From the outside in, the ABS pouch consists of polyethylene terephthalate/foil/polypropylene. At the contract packaging plant where the cans are filled for Zotos, the valve/pouch assembly is inserted into the aluminum can, the can is sent through a gasser/crimper, and then the product is filled through the valve. To dispense, the user simply presses the valve. The constant pressure exerted by the carbon dioxide upon the pouch causes product to flow from the valve. The gel is sold through hair salons for about $12 each. According to Zotos' Terry Farillo, part of the package's appeal was that it's very different from the other two options that were available for this kind of product, i.e. a pump or a conventional aerosol can. As any marketer knows, product differentiation achieved through packaging is always a plus. But there were other, more functional advantages compelling Zotos to choose the ABS. "It's a safer kind of dispensing system than a conventional aerosol," says Farillo. "The carbon dioxide that acts as the propellant is non-flammable for one thing. And because the product is isolated inside its pouch, you never have to be concerned about anything in the can affecting the product." This is a clear advantage over conventional aerosol cans, where the product and the propellant are combined in the one vessel. "It's a very nice system," concludes Farillo.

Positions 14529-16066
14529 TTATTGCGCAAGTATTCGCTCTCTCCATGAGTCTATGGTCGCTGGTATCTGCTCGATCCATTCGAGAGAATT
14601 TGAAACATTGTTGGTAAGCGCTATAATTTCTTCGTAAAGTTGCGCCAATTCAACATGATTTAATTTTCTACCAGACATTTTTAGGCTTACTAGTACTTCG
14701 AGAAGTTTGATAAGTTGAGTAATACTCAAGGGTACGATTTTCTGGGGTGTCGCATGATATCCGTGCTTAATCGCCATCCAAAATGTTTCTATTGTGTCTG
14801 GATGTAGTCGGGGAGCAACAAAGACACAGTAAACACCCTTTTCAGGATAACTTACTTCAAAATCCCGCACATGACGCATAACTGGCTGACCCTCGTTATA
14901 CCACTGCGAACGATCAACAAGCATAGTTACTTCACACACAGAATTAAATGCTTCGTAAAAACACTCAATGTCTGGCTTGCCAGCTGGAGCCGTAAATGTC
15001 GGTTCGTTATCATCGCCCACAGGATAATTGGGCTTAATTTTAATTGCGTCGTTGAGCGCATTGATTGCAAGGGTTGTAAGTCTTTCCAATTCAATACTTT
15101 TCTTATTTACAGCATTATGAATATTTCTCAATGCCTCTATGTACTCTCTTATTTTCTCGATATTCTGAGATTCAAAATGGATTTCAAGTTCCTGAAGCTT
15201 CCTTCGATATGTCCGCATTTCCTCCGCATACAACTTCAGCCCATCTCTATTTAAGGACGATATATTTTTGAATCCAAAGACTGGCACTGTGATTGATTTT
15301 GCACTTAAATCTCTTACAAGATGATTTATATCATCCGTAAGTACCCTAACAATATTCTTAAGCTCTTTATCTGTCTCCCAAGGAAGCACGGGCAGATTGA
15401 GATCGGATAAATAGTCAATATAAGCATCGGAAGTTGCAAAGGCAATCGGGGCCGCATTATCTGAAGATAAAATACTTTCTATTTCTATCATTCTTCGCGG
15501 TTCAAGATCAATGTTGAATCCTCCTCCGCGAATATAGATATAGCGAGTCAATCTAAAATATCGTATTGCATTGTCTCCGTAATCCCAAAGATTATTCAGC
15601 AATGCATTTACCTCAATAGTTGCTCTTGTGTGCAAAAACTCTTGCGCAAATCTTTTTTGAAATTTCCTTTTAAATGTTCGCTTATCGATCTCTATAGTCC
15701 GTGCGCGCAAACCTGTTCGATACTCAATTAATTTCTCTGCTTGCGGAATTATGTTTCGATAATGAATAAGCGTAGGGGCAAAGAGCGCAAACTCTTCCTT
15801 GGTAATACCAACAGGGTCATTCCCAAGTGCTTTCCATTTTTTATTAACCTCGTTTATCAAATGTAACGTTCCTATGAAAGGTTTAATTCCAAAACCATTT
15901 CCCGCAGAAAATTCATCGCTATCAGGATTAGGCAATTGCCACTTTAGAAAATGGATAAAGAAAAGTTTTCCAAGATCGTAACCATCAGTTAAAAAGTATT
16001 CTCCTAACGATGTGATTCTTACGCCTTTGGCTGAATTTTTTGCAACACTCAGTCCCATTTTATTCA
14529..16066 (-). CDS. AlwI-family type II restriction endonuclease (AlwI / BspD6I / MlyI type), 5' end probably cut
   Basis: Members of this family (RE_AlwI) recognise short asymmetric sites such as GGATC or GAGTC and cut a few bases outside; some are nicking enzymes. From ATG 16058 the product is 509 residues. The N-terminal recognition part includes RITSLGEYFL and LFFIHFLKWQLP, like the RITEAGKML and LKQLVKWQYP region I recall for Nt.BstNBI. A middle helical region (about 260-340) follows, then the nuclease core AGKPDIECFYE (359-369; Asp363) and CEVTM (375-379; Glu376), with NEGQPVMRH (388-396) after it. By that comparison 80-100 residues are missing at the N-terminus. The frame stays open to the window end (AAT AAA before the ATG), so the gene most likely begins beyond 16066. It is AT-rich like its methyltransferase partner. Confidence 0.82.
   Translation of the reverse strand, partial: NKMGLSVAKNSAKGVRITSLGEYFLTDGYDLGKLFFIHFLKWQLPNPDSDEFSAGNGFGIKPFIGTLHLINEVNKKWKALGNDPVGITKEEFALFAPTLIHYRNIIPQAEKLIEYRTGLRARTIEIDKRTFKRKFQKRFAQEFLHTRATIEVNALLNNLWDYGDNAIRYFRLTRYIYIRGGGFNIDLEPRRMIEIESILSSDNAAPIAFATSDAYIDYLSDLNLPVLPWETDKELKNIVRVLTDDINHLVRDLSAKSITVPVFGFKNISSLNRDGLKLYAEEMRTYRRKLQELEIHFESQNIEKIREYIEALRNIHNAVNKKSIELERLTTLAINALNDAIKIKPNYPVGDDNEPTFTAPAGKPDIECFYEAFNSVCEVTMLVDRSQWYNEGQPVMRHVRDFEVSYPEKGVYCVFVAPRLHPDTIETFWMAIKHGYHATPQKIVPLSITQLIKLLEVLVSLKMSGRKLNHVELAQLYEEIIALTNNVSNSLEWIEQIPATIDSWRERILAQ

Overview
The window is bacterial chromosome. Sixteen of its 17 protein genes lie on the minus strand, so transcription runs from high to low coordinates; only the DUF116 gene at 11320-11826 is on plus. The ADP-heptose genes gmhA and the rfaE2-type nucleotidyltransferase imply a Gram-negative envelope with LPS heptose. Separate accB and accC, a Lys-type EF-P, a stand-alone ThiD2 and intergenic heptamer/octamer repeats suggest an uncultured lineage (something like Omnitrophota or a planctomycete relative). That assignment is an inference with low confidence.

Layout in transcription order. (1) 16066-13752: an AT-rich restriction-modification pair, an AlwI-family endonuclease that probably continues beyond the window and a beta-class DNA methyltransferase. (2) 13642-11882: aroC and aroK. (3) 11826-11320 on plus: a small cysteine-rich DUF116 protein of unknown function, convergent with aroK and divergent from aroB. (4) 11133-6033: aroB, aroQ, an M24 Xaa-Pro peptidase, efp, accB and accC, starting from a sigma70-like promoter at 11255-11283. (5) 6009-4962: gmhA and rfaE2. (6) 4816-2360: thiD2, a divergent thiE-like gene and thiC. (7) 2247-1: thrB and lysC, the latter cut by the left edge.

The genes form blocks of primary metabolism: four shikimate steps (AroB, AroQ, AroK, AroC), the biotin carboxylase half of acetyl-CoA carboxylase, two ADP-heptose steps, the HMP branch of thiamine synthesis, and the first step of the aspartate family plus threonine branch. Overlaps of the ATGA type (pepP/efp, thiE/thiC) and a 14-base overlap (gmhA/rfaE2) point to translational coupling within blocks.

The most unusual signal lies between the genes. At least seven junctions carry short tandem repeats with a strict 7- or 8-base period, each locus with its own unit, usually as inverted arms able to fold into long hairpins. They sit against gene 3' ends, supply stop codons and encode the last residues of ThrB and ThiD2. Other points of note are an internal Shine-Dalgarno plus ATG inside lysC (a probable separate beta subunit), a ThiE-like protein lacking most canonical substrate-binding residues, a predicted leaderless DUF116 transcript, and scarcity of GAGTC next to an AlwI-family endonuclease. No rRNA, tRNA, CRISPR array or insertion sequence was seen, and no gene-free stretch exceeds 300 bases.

Pressurized gel dispenser stands out
When Darien, CT-based Zotos Corp. launched its Senscience Styling Froth Conditioning Gel last year, the packaging specified by the company was the Advanced Barrier System (ABS) from Advanced Monobloc (Hermitage, PA) inside a 7.7-oz aluminum aerosol can.